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The Singing Nun reaches #1 on the U.S. pop charts with “Dominique”

From the perspective of the American pop charts, December 1963 was, as the Four Seasons would later sing, a very special time indeed. The previous month, pop radio stations around the country had briefly gone dark out of respect for the late President John F. Kennedy following his assassination in Dallas on November 22. The following month, those same stations would begin broadcasting, nearly nonstop, the first sounds of a coming revolution, as the Beatles’ “I Want To Hold Your Hand” hit American shores on January 13. Perhaps only during the unique moment in pop-music history that fell between those historic landmarks could an actual Belgian nun have ascended to the American pop charts with a jaunty tune about a Catholic saint—sung in French, no less. That’s exactly what happened on this day in 1963, when Soeu Sourire—billed in English as “The Singing Nun”—scored a #1 hit with the song “Dominique.”  

“Domnique” was recorded in early 1963 in Brussels, Belgium, by Sister Luc-Gabrielle (nee Jeanne-Paule Marie Deckers) and four companions from the Dominican convent in nearby Fichermont. Originally a vanity pressing intended only for distribution as gifts among their fellow nuns, the album of light, religious-themed tunes recorded by the Fichermont nuns was impressive enough to Phillips Records executives that it was released commercially in Europe shortly thereafter. Already a huge hit on the continent, the album and its lead artist were re-christened as “The Singing Nun” prior to crossing the Atlantic in the fall of  1963. “Dominique”—a song honoring St. Dominic, the founder of the Dominican order—proved popular enough not only to hit #1 on this day in 1963, but to stay there for four weeks and block “Louie, Louie” from ever reaching the top of the pop charts.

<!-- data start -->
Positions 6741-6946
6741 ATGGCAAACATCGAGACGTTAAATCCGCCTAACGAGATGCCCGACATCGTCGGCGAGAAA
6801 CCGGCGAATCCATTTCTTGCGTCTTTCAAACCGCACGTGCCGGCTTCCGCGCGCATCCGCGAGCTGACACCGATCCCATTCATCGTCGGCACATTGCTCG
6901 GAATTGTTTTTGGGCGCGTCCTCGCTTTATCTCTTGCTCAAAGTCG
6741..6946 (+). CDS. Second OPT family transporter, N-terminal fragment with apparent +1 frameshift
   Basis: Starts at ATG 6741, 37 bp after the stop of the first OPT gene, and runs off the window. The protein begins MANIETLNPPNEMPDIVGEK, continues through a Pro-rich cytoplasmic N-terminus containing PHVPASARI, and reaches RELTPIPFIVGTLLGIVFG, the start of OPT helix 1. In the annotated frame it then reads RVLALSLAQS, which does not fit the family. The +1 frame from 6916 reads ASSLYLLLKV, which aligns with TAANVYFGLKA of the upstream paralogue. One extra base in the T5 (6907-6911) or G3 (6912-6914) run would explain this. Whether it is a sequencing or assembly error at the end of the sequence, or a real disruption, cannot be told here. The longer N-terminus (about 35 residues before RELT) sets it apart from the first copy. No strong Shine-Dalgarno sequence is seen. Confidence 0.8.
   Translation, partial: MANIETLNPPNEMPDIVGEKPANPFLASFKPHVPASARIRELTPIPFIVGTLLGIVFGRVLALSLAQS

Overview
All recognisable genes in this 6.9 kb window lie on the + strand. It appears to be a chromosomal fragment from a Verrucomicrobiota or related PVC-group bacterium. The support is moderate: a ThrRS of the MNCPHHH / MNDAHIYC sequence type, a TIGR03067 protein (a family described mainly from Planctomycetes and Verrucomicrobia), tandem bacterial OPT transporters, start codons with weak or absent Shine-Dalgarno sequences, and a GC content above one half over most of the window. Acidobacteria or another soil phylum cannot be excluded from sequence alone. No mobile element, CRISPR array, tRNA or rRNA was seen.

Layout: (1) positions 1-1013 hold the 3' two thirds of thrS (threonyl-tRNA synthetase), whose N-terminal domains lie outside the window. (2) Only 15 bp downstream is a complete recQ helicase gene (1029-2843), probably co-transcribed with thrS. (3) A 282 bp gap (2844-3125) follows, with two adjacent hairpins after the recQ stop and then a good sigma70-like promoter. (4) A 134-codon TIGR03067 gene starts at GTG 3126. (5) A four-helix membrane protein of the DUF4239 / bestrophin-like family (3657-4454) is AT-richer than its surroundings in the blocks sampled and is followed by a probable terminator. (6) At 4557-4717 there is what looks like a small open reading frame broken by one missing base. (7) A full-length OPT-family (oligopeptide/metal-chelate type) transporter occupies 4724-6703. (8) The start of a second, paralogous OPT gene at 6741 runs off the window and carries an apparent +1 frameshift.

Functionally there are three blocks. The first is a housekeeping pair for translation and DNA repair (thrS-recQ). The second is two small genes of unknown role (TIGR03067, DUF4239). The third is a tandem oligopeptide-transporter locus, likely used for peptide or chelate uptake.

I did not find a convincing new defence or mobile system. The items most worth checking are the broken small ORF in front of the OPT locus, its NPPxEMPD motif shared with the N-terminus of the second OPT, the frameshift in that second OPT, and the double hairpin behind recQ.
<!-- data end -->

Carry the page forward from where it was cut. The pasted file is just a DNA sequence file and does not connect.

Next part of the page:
Though the 1966 Debby Reynolds movie of the same name would do little to indicate it, the Singing Nun went on to live a deep, complex and ultimately tragic life.  After achieving pop immortality, Deckers walked away from stardom and from her church and adopted a new stage name: Luc Dominique. An unsuccessful album honoring the birth control pill was the highlight of Deckers’ post-Singing Nun career, however. She also attempted a comeback in 1982 with a disco version of “Dominique” that failed to catch on as the original had back in 1963. Deckers’ career and life ended tragically in 1985, when she and her longtime female companion committed suicide in the face of a massive tax bill from the Belgian government relating to unpaid taxes on royalties that Deckers had donated in full to the Roman Catholic Church. 

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